Events and Press

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The Privacy and Civil Liberties Oversight Board has completed its review of the US Department of Treasury’s Terrorist Finance Tracking Program (TFTP). The program was initiated after the September 11, 2001 terrorist attacks to identify, track, and pursue terrorists and their networks.

Chairman Adam Klein has also issued a statement. 



Filed: November 19, 2020

WSJ: EU Leans Heavily on US Program Tracking Terror Financing


The Privacy and Civil Liberties Oversight Board has completed its review of the US Department of Treasury’s Terrorist Finance Tracking Program (TFTP).The program was initiated after the September 11, 2001 terrorist attacks to identify, track, and pursue terrorists and their networks.

The Wall Street Journal published a story about TFTP that included comments from Chairman Adam Klein.


Filed: October 16, 2020

The Board Votes to Conclude its DHS Data Framework Oversight Project

The Board has voted to conclude its DHS Data Framework oversight project. When the Board initiated the project in 2017, the Data Framework contained sensitive data and was intended to enable users to conduct classified queries for counterterrorism purposes. Since then, however, the Data Framework has evolved significantly. It has now transitioned to the DHS Data Services Branch (DSB), where it will be used for purposes unrelated to counterterrorism. DHS has conveyed to the Board that as part of this transition, DHS deleted all previously ingested data and that screening and vetting activity have ceased.

The Board retains the authority to resume this oversight project should the DSB develop any nexus to counterterrorism activity in the future.


Filed: October 4, 2020

FISA Oversight Public Forum

The Board held a June 24, 2020 virtual public forum as part of its oversight of the Foreign Intelligence Surveillance Act, or FISA. The virtual event provided Board Members with a diverse range of viewpoints on the FISA process, the law’s use for counterterrorism, challenges for privacy and civil liberties, and proposals for changes to the law. 


Filed: June 19, 2020

Board to Hold June 24, 2020 Virtual Forum on FISA

The Privacy and Civil Liberties Oversight Board has announced an upcoming virtual public forum to examine the Foreign Intelligence Surveillance Act, or FISA. The Board will consider the past and future of FISA in light of recent Department of Justice Inspector General reports on the law’s use. The virtual public forum will provide Board Members with a diverse range of viewpoints on the FISA process, the law’s use for counterterrorism, challenges for privacy and civil liberties, and proposals for changes to the law.


Filed: April 13, 2020

The Long History of Coercive Health Responses in American Law

Chairman Adam Klein and Benjamin Wittes opinion. Lawfare blog, April 13, 2020.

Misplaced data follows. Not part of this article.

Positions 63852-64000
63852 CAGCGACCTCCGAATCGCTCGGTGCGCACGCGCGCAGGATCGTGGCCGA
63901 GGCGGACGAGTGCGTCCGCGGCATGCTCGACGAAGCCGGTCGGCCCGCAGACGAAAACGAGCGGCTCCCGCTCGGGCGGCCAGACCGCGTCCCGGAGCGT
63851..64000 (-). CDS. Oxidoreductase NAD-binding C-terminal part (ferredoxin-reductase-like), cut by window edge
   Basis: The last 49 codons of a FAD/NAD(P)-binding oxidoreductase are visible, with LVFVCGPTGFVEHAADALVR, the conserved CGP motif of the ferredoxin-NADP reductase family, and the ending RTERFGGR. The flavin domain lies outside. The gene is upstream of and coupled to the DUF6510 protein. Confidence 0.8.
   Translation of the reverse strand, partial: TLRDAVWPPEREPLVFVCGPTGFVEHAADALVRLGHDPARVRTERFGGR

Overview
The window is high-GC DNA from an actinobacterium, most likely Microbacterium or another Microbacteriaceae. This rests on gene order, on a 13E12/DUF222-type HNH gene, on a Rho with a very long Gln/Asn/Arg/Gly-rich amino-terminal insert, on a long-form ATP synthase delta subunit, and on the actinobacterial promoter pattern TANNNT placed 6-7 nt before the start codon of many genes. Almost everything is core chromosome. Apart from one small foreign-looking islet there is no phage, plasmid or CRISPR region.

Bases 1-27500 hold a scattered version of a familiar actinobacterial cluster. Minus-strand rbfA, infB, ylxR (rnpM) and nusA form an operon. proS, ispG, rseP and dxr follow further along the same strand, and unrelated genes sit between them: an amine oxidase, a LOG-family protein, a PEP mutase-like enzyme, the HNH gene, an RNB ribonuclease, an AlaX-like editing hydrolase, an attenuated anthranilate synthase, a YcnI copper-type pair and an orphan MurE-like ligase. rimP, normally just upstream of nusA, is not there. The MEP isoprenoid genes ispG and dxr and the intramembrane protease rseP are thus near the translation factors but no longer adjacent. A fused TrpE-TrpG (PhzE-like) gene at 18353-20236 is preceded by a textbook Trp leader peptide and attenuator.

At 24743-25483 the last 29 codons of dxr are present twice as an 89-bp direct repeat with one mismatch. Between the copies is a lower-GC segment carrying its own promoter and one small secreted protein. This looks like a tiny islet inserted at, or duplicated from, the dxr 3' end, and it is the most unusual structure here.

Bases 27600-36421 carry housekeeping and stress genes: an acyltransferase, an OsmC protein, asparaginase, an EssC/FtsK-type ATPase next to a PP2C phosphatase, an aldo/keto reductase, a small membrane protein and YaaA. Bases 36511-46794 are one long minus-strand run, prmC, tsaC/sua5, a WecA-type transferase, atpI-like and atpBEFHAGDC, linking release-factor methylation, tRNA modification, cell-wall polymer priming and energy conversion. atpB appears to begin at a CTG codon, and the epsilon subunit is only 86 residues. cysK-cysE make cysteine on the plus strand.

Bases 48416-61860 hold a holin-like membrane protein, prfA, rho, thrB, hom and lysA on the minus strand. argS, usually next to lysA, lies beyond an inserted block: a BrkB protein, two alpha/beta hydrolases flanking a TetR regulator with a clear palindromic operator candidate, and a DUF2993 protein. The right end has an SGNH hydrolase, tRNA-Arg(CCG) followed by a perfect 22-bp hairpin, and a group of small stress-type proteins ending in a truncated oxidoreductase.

Nearly 10 years ago, we published in the Harvard National Security Journal a long article about preventive detention – that is, detention justified in law by the need to prevent future harm, rather than as punishment for a past crime. After examining more than a dozen varieties of preventive detention allowed by American Law, we concluded that, despite the “civic myth” that preventive detention is disfavored and rare, it is neither prohibited no “especially frowned upon in tradition or practice.” Surprisingly, American law allows quite a lot of it.

The Long History of Coercive Health Responses in American Law


Filed: April 4, 2020

The 9/11 Playbook for Protecting Privacy

New data tools can help fight the coronavirus — as long as we don’t forget the lessons we learned after 9/11.

The coronavirus pandemic will transform American life like no event since the terrorist attacks of September 11, 2001. The outbreak, it is now clear, will cause death and economic destruction far greater than 9/11, awakening us to the profound threat that pandemic disease poses to our well-being, economy, and way of life.

The 9/11 Playbook for Protecting Privacy


Filed: March 20, 2020

Adam Klein: To Fight Coronavirus Spread, Constitution Allows Governments to Do What Public Health Requires

Chairman Adam Klein opinion, Fox News, March 20, 2020.

Are authoritarian regimes inherently better at fighting pandemics? China appears – after months of delay and deception – to have brought its domestic outbreak under control, but COVID-19 (the disease caused by the novel coronavirus) continues to spread rapidly elsewhere.

Adam Klein: To Fight Coronavirus Spread, Constitution Allows Governments to Do What Public Health Requires


Filed: March 11, 2020

It's Time for Congress to Sunset NSA's Call Data Program

Board Member Edward Felten opinion, The Hill, March 11, 2020.

The Privacy and Civil Liberties Oversight Board, of which I am a member, recently issued a comprehensive public report on the government's use of the now-defunct call detail records (CDR) program under the USA FREEDOM Act. The report includes never before released facts about the program and its compliance and data integrity challenges that ultimately led the National Security Agency (NSA), wisely, to suspend the program in early 2019. 

It's Time for Congress to Sunset NSA's Call Data Program


Filed: February 25, 2020

N.S.A. Phone Program Cost $100 Million, but Produced Only Two Unique Leads

New York Times on the Board’s Call Detail Records Report, February 25, 2020

A disputed program that allowed the National Security Agency to gain access to logs of Americans’ domestic calls and texts yielded only one significant investigation, according to a newly declassified study.

N.S.A. Phone Program Cost $100 Million, but Produced Only Two Unique Leads

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